The National Association of School Superintendents named Dr. Cedrick Gray, superintendent of Jackson Public Schools, as a 2016 Superintendent of the Year.
Photo by Imani Khayyam.
JACKSON "Wearing WIGS, having FITS and saying ABCs" has finally paid off for Jackson Public Schools Superintendent Dr. Cedrick Gray. The National Association of School Superintendents named Gray, who has been JPS superintendent for four years, as one of two 2016 Superintendents of the Year, along with Timothy Purnell, superintendent of Somerville Public Schools in New Jersey.
It is an honor that pleases the superintendent, especially in a challenging district such as JPS where he insists on high standards, including "wildly important goals" (WIGS), focused instructional teams (FITS) and attendance, behavior and coursework (ABCs).
"It's easy to lead in a place free of challenges, but when you're leading a school district that serves the scholars we serve that don't have the benefit of early childhood education, all of them don't have the benefit of summers off at a summer resort," Gray told the Jackson Free Press.
It is Gray's ability to lead and build collaborations that makes him stand out, his supporters say. "Dr. Gray has shown bold leadership as superintendent of the Jackson School District by making some very difficult decisions to improve the overall academic environment of the district," Dr. Sam Bounds, executive director of the Mississippi Association of School Superintendents, said in a JPS press release. "He fully realizes the necessity of team building and community support and has always made every effort to garner that support from the parents and city leaders."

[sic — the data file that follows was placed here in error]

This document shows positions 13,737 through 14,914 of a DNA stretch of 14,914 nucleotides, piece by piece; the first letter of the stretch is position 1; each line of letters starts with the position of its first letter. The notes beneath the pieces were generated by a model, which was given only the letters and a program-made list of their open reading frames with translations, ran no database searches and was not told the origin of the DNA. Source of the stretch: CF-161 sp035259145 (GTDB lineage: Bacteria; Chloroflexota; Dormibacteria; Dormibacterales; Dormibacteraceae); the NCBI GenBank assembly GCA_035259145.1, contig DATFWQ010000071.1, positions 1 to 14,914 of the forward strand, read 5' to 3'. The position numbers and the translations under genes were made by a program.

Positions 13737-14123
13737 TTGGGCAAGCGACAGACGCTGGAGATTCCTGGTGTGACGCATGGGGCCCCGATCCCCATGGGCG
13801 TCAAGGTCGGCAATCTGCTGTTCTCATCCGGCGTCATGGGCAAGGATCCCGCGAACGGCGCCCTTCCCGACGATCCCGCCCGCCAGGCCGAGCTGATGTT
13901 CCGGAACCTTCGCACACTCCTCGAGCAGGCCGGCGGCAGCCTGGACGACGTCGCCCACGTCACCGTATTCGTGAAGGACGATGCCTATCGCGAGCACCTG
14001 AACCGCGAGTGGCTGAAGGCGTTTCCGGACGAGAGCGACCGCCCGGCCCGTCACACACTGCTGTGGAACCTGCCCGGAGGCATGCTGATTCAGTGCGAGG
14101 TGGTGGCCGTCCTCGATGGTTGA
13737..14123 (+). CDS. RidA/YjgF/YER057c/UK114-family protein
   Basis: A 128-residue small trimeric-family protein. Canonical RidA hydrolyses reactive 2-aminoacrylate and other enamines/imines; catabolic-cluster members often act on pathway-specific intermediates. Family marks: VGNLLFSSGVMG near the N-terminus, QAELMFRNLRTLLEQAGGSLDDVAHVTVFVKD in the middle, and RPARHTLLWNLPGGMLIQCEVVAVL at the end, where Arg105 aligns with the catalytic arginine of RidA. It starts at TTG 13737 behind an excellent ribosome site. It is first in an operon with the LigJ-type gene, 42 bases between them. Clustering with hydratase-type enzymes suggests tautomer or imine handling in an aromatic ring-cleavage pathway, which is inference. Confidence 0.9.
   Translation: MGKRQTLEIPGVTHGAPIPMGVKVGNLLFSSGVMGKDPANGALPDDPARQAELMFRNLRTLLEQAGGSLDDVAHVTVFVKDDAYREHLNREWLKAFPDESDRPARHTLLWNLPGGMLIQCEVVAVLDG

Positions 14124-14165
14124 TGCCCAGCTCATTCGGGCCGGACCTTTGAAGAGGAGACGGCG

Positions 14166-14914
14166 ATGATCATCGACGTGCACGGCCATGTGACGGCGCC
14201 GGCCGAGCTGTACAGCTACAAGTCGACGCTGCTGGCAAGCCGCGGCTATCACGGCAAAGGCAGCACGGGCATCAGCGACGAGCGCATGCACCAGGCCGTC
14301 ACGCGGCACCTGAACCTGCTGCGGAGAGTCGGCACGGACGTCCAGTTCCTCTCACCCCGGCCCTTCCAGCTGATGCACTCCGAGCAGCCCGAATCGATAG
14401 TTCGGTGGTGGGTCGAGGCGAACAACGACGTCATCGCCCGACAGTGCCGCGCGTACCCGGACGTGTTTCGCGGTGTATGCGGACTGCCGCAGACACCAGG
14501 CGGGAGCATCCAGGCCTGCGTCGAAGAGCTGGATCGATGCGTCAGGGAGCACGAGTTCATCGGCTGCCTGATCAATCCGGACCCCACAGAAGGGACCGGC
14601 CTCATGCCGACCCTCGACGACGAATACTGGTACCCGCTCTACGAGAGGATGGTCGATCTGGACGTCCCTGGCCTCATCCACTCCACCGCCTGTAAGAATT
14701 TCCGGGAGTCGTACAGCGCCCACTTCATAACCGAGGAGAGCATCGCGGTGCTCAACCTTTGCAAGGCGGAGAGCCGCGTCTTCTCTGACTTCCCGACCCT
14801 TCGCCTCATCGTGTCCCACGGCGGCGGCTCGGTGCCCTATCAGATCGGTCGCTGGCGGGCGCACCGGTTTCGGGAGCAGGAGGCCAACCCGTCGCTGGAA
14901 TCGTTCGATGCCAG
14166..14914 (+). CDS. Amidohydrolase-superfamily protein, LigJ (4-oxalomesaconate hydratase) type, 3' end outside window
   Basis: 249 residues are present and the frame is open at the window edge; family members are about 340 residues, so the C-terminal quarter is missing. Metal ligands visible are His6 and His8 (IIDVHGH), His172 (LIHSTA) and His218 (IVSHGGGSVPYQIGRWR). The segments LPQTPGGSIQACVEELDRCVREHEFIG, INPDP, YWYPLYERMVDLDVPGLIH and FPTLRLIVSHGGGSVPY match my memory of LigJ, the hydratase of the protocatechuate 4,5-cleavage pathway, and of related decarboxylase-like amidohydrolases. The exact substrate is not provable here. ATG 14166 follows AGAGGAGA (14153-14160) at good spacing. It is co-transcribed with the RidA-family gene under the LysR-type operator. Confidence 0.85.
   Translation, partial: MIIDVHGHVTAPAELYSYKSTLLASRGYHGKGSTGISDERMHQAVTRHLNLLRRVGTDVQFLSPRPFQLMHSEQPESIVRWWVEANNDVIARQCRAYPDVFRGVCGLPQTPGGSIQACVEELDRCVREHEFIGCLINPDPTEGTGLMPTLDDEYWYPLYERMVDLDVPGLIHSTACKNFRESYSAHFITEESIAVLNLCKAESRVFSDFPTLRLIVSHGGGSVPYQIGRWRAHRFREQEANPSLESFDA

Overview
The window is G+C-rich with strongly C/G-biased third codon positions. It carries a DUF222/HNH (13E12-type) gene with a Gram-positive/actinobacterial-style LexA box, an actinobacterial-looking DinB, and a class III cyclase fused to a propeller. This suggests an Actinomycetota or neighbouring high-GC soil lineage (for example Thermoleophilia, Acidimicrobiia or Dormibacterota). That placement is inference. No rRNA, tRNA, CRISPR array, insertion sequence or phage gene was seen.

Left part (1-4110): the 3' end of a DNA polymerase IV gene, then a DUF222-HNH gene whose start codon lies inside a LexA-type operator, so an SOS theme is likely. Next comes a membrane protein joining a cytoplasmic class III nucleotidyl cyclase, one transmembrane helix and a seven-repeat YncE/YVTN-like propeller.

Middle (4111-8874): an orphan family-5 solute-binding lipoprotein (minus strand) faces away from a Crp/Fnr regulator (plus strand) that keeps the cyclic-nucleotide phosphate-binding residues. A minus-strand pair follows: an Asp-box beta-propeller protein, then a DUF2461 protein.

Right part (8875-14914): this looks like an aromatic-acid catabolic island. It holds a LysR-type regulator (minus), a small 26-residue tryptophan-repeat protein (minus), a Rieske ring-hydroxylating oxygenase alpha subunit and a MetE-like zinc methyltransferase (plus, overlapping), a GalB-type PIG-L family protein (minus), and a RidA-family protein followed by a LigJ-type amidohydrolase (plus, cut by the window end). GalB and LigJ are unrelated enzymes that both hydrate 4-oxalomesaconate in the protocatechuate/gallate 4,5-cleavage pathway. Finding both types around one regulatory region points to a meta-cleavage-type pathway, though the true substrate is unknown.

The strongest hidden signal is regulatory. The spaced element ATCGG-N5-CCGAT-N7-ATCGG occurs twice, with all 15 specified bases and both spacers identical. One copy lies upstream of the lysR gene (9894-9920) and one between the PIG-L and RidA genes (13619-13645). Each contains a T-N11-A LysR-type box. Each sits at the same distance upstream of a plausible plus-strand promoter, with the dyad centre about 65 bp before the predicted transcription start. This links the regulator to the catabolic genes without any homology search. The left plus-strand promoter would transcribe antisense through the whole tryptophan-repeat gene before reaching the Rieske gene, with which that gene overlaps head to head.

Mayor Tony Yarber also praised Gray for receiving the award.
"I must say that as mayor of the City of Jackson, my most valued partner in making our City great is Dr. Cedrick Gray and the Jackson Public School District," Yarber said in the same release. "His innovative approaches to education, use of data, and bold approaches to getting this done has inspired me and given me hope that the boys and girls coming through our school system will impact the world."
Under Gray, JPS has seen the growth of school academies, and a consistently climbing graduation rate. JPS officials say the district has gone from eight to two failing schools under Gray's leadership.
But Gray's tenure as superintendent has not been without criticism. Since gaining the position in 2012, Gray's administration over the second-largest school district in the state has seen controversy, from the district's consistent D-rating, reports of violence at schools, and most recently, a threat against its accreditation status due to bleak results from a district-wide audit.
"This award doesn't reflect a snapshot in time," Gray said in the interview. "It is a review of a body of work. If you take a look at the time we've been here that body of work has shown great success and great gains in lots of areas, both academic and operational."
Still, some teachers working in the district have tired of the turbulence. A 2016 BOTEC research team, relying on extensive interviews JPS teachers, reported educator dissatisfaction with discipline procedures they felt district administration had softened. At a Forest Hill High School community meeting this year, after a parent brought a gun to campus following a string of student fights, girls' basketball coach Lakia Westerfield directed her frustration to Gray and other district officials.
"With all these degrees, bow ties and ties and suits, we can't find a solution?" she asked.
Gray acknowledges that JPS must climb uphill to over its problems. "Our scholars have the challenges that exist in every urban area in our country," he said this week. "When you can lead in that school environment there is a sense of accomplishment among us as superintendents. Anybody can lead in good times, but when you can lead the ship through stormy waters—we've come out on the other side of that numerous times in our district."
Sierra Mannie is an education reporting fellow with the Jackson Free Press and The Hechinger Report. Email her at firstname.lastname@example.org.